Quote:
To answer a question that kept coming up - What difference does it make?
The additional tax as a result of the ROTH transfers amounts to over 9% of our annual budget, so it will require us to spend significantly less this year.
It makes no sense to me whatsoever that my expenses for the year would have to decrease because of a decision to do a conversion. They may both really be expenses, but they are very different types of expenses. Likewise, I know that $100K in a TIRA isn't worth as much as a ROTH.
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Old 03-27-2012, 04:05 PM   #26
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What difference does it make?
The additional tax as a result of the ROTH transfers amounts to over 9% of our annual budget, so it will require us to spend significantly less this year.
May I ask how you would deal with the purchase of a new car? Would you need to spend ~$20K less on everything else in the year of the purchase or would you spend $18K more than budget and spend $2K less than budget each of the following 9 years you owned the car? It seems that pre-payment of taxes should be treated the same way as you'd treat any other large upfront purchase.

Also, regardless of how you account for it, your Net Worth will indeed be smaller by the amount of taxes you pay. So it's really not a matter of adjusting your net worth, that happens as soon as Treasury cashes your check. The question is how, or whether, you adjust your budget.
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Old 03-27-2012, 04:09 PM   #27
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I do not treat it as an expense. IMO that would make no sense, and in fact so doing might dissuade you from making a intelligent long term move that would improve your balance sheet.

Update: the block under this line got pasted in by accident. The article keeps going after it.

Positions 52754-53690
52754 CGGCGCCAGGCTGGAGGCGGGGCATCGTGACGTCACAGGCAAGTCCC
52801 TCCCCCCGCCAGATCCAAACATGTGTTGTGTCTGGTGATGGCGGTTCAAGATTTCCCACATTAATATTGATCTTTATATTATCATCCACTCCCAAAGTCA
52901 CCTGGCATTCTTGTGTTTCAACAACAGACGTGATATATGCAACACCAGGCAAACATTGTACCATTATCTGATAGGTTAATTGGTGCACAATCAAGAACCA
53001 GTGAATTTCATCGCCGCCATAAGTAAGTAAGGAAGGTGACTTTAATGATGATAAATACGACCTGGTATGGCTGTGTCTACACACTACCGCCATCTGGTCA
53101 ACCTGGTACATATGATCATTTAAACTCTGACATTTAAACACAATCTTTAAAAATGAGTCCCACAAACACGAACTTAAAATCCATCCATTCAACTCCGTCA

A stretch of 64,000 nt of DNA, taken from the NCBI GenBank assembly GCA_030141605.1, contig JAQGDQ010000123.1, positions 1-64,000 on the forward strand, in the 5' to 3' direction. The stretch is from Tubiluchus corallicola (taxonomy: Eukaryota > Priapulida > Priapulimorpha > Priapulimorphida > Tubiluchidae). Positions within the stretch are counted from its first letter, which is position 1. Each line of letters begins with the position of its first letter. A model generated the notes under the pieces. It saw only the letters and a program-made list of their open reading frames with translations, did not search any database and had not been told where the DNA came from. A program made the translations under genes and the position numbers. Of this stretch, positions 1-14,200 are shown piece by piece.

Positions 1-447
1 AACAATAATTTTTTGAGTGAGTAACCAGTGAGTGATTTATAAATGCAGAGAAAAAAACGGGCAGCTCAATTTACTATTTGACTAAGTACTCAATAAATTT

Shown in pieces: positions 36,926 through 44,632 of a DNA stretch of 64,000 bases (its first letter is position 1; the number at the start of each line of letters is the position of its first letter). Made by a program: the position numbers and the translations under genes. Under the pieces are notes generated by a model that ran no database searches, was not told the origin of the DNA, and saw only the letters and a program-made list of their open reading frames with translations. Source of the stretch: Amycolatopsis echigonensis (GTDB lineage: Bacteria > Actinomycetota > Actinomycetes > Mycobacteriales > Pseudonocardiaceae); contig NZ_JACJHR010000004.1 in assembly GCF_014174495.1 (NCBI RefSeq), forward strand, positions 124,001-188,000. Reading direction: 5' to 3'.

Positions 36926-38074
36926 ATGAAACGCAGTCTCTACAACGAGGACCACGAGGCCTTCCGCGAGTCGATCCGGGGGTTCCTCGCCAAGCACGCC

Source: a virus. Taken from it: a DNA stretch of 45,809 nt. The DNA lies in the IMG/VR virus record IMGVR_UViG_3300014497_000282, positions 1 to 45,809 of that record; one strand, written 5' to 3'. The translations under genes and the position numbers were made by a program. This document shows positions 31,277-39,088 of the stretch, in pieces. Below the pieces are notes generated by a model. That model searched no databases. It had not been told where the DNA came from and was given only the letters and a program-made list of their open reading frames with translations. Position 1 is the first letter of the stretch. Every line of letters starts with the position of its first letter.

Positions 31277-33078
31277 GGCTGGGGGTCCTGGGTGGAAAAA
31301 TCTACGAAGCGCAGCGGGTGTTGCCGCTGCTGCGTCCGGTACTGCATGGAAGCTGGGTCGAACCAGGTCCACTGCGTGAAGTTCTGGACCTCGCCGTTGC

Does a corporation expense stock buybacks that result in cancelled stock?

No, because they are changing the capitalization, not incurring an operating expense or a tax item that needs to be counted against revenues. Similarly, when a taxpayer makes a Roth conversion from a TIRA, he is in effect buying back stock from the governments, since the taxing authorities have an ownership interest in TIRA balances that they do not have in Roth balances. Furthermore, since tax rates can and will change, governments % of the stock in our TIRAs may be on sale right now.

IMO, the only argument against this is that you expect to be relatively poor in retirement.

Ha

Most of the time when a corp buys back stock it does not cancell the stock... they put it in treasury stock... so you still have the full paid in capital accounts with a negative treasury stock account... but buying back stock would NEVER go to the income stmt...

If you want to compare to a corp, then the way chemist does it is better... but guess what, the corp has taken that tax as a hit to it's income statement even though it has not paid the tax.... why do you think companies like GE etc. have a big tax expense on their income stmt and then do not pay that much in tax Deferred taxes.....

So, doing it that way, the OP messed up by not taking the tax hit on his budget back when he put the money into the tIRA.....

Just saying.....
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Old 03-27-2012, 04:23 PM   #28
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I have to admit that the topic piqued my curiosity so I did a little exploring. For personal financial statements, the accounting standards would require that one establish a liability for deferred taxes like is done for a corpration. So if a CPA was doing a net worth statement for an individual who had a tIRA, in calculating the person's net worth they would include a liability for income taxes that would be paid when the tIRA is converted to cash that could be spent.

Like many others, while I am cognizant that $100 in my tIRA isn't worth as much as $100 in my ROTH or many of my taxable accounts, I don't actually include an offset in calculation my net worth (in part because I don't have a good feel for the tax rate to use and it could vary widely depending on how I approach my Roth conversions and in part because I have better things to do, like posting here ).
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Old 03-27-2012, 04:33 PM   #29
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Originally Posted by Gone4Good View Post
So the accounting would be as follows:

Assets: Stock in IRA $100